First of all, I want to mention something that one of my sociology professors told me and the rest of my Sociology of the Family class a couple years ago, something which I’ve never forgotten and totally stand by: “Y’all” has a stigma. Maybe because it’s a Southern expression, it’s assumed to be something that “less educated” people use in their vocabulary. I’m sure there’s a racial prejudice tied into the stigma as well. The point is that “Y’all” get’s a bad rap, and I call bullshit to that because in my opinion it is the most inclusive way to address a group of people regardless of gender.
Everyone knows Y’all’s widely used alternative = “You guys.” Seriously? That’s the expression we’re sticking with? Not to mention the awkwardness of formulating the plural possessive form: Is it “Your guys’s?” or “You guys’s?” or “Yous guys’?” Someone give me an eloquent answer to that question and I’ll hand over all the money I have in my wallet. Really.
So I’m making a case for Y’all. I have to admit, I’m from the North East and Y’alls are pretty scarce here. It doesn’t come to me naturally but I try to work it into conversation when I can. If anyone ever challenges you for using Y’all by saying it sounds uneducated you go right ahead and ask them why. I’ll bet you they can’t come up with an answer.
Y’all is inclusive. Not just for guys, not even just for guys and girls. Y’all is for All.
(“Folks” is also a good alternative)
All that aside, I am going to try to post more regularly to this blog. I have several other blogs that I manage on top of work and an internship, etc. etc. But gender and sexuality issues and social justice in general is something I cannot go a day without thinking about – it is something that you just can’t turn off, although sometimes I wish I could. I wouldn’t think about these things so much if they weren’t so important to me, and I hope to share my thoughts, as well as articles, pictures, and other media on this blog to anyone who finds it as interesting and important as I do.
I hope y’all enjoy 🙂
“The Journal of Personality and Social Psychology has dealt a devastating blow to the notion that men and women are fundamentally different when it comes to how they think and act.
“Although gender differences on average are not under dispute, the idea of consistently and inflexibly gender-typed individuals is,” Bobbi J. Carothers of Washington University in St. Louis and Harry T. Reis of the University of Rochester explained in their study. “That is, there are not two distinct genders, but instead there are linear gradations of variables associated with sex, such as masculinity or intimacy, all of which are continuous.”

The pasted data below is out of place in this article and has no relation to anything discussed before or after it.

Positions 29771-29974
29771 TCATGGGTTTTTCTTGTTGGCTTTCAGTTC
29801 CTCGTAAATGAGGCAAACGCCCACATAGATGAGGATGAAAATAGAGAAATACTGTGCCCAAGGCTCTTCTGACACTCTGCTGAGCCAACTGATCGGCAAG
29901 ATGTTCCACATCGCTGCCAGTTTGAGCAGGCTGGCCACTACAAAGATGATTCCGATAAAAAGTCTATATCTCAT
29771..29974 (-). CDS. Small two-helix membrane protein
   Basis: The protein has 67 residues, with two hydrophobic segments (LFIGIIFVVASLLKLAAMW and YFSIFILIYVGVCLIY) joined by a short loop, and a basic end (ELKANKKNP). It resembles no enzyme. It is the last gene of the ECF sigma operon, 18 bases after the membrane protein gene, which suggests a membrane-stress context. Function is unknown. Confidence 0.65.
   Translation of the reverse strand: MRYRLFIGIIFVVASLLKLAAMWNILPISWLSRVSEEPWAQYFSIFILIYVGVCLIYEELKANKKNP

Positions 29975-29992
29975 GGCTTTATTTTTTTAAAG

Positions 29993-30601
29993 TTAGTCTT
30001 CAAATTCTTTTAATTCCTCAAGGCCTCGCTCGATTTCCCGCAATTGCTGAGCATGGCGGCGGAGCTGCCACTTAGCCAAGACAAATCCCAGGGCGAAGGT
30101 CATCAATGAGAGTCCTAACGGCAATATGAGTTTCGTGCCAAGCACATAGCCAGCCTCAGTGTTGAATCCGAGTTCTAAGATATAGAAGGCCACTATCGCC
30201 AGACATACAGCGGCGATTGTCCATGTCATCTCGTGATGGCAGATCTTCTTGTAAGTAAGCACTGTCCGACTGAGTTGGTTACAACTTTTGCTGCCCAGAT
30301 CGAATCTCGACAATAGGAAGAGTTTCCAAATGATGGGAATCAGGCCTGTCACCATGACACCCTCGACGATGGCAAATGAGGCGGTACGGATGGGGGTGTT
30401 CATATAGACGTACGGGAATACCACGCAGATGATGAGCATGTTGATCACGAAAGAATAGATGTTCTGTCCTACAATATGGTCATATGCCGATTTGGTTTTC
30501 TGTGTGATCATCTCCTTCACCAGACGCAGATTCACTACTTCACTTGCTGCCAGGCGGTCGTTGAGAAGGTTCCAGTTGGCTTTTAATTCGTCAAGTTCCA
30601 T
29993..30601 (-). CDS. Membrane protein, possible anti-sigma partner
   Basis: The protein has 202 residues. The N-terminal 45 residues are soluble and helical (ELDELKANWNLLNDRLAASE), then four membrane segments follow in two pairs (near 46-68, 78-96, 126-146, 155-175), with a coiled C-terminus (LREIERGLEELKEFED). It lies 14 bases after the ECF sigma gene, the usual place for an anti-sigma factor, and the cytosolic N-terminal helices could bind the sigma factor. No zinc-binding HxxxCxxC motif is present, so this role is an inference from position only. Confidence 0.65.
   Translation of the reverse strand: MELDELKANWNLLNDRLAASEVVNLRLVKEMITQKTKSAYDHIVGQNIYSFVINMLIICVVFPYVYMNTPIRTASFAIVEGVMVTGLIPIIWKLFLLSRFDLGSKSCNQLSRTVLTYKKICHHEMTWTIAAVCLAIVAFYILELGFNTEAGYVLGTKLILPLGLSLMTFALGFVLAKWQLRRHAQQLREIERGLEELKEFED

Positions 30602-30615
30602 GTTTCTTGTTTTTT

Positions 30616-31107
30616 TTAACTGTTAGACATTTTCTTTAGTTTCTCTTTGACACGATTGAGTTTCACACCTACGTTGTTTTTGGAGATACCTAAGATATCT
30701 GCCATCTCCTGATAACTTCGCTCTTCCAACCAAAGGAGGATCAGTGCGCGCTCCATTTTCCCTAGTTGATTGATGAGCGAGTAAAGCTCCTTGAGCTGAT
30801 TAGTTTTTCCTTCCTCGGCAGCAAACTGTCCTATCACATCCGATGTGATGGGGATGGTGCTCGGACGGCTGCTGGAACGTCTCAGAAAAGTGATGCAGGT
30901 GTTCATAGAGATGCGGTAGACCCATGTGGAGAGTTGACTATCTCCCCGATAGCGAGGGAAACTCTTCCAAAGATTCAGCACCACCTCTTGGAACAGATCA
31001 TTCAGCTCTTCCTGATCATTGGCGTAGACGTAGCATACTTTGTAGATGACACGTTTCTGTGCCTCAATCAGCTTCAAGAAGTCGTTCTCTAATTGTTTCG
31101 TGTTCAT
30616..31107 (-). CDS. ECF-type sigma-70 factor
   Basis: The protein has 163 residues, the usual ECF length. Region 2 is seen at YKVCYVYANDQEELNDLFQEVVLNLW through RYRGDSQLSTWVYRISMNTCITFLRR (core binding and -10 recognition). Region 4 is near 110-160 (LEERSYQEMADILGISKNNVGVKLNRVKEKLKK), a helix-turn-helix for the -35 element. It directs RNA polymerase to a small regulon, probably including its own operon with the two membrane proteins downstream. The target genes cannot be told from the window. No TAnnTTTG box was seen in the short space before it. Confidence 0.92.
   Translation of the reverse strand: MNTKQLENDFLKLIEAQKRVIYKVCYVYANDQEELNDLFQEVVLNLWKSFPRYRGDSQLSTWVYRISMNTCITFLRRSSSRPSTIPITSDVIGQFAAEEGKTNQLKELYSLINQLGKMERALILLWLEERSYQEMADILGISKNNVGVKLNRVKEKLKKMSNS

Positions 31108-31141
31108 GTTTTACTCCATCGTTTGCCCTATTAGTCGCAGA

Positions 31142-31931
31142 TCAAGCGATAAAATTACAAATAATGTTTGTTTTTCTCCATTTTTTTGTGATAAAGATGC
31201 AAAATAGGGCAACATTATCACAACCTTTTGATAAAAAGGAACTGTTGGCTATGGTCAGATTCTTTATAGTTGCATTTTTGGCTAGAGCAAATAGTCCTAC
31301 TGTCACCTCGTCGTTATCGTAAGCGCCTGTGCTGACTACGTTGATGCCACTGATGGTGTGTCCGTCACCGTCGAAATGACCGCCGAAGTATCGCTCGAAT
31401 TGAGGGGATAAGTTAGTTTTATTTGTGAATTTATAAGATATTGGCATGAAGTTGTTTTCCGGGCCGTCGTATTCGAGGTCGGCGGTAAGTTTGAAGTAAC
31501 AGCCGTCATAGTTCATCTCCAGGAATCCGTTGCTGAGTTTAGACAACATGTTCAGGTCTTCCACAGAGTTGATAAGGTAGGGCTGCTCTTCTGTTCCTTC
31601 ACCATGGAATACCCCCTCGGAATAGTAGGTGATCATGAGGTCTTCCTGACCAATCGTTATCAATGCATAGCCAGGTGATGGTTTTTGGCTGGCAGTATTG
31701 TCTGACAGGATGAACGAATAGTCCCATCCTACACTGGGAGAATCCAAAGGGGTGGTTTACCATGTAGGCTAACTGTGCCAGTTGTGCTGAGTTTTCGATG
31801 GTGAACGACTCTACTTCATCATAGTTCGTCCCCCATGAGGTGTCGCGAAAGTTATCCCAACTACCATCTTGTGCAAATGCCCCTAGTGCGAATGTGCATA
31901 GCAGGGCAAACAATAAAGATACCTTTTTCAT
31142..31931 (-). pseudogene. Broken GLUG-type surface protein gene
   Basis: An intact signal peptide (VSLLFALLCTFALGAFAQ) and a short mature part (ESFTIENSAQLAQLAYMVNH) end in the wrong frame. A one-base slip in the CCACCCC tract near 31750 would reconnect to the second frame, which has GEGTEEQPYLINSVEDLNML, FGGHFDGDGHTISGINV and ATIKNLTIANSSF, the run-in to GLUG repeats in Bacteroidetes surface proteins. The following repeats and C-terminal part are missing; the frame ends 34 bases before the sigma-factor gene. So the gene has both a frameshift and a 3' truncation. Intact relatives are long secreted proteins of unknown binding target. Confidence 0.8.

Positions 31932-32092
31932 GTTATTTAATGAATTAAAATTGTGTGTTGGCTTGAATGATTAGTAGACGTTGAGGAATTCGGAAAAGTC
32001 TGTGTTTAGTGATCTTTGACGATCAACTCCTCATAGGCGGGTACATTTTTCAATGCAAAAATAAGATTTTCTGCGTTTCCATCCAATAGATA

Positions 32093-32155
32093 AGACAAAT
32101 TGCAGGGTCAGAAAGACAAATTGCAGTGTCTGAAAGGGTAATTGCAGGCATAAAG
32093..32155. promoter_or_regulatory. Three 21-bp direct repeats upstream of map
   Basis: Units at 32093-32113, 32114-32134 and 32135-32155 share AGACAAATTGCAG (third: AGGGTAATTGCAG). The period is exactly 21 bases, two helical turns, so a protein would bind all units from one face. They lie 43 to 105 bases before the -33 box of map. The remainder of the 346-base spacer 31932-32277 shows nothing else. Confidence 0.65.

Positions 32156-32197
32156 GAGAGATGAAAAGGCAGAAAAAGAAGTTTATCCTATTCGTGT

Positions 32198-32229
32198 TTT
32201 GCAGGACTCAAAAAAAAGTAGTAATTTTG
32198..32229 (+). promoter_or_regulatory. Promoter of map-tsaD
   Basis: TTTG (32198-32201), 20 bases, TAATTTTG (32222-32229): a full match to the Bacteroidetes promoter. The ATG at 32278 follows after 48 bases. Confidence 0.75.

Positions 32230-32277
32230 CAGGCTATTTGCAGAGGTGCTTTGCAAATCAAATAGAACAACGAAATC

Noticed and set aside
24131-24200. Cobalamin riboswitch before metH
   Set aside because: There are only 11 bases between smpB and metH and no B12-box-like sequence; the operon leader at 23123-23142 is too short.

Analyzing 122 different characteristics from 13,301 individuals in 13 studies, the researchers concluded that differences between men and women were best seen as dimensional rather than categorical. In other words, the differences between men and women should be viewed as a matter of degree rather than a sign of consistent differences between two distinct groups.”
YES. SOMEONE GETS IT.
[Source: American Psychological Association]
Clit Lit Manifesto
“Freeing yourself was one thing, claiming ownership of that freed self was another.” -Beloved
I’m sitting in a brightly lit room, with two strangers whom I can’t help but find myself loving, in a space I seem to love more than my own bedroom, holding a book that has loved me through my awkward adolescent years. In this space, in this moment, I am love, in its most complex, beautiful, and visceral state. Meditating with a magic mantra that only Toni Morrison could fabricate, I let this love envelop me, hold me, and rock me to ecstasy.
I remember the battles I’d fought in my head, tournaments of tug of war: “Solé, if you do this your parents will kill you!” “What if it ends up haunting you?” “What if the tape prevents you from getting a job” etc… etc….. But then I remember that all of me is mine. Who I am supposed to be (in the context of race and gender) has been dictated to me for as long as I can remember. I am habitually told what a woman can and cannot do, what Black people can and cannot do, what Blackness looks like, what it feels like, what we fuck like, what we love like. Manufactured understandings of race and gender have permeated the very essence of my being….So hear my roaring moan of protest listen as I publicly take back the parts of me that society continually tries to negate, marginalize, undermine, and ignore.. Understand that all of me is mine. My body, my soul, my voice, my clitoris, my uterus, my Blackness is mine and it is not up to you ( to society, to my family, to religion, to my friends) to decide what I can I cannot do with it, and it is not up to anyone, but me, to decide how and where I can display it.
So this is my revolutionary act of selfishness… my virtual picket sign… my one woman rally… my rebel yell… my sedentary march… a call for dialogue and understanding.. This is divine fierce feminine energy manifested.. an homage to the spirit of creativity and innovation that is Momma Morrison… This is a giant fuck you to the man who tried to colonize my own sexuality… a fuck you to patriarchy… to oppression… to gender roles… to group think… to racism… to sexism…to standards of beauty… This is a nod to Aphrodite… Yemeja… Mary… Tara… Kali…Xochiquetzal…Erzulie. This is a call to sisterhood…to the arts… to sexual liberation… to doing something you believe in…to fighting for something that you really believe in… to truly embody a life of positive obsession… But above all else this is a call to love….
I’m now sitting in a brightly lit room, with two people whom I now call friends, with a river of diamonds in between my thighs, and legs that have forgotten what gravity feels like. A smile heavy like wet goose feathers bounces around my face and I erupt into a billowing laugh that fills the room like fireflies. As I float back to earth, I am proud of my revolutionary act of selfishness and revel in its orgasmic goodness.
Beloved.. the one who Is loved… I love… I am love…
“Queen Clitoris” aka ” The Illegitimate child of Maya Deren and Frida Kahlo” aka “Brown Skinned Betty” aka “Queen Goddess of the Ratchets” aka “Sweet Baby Sunshine” more formally known as Solé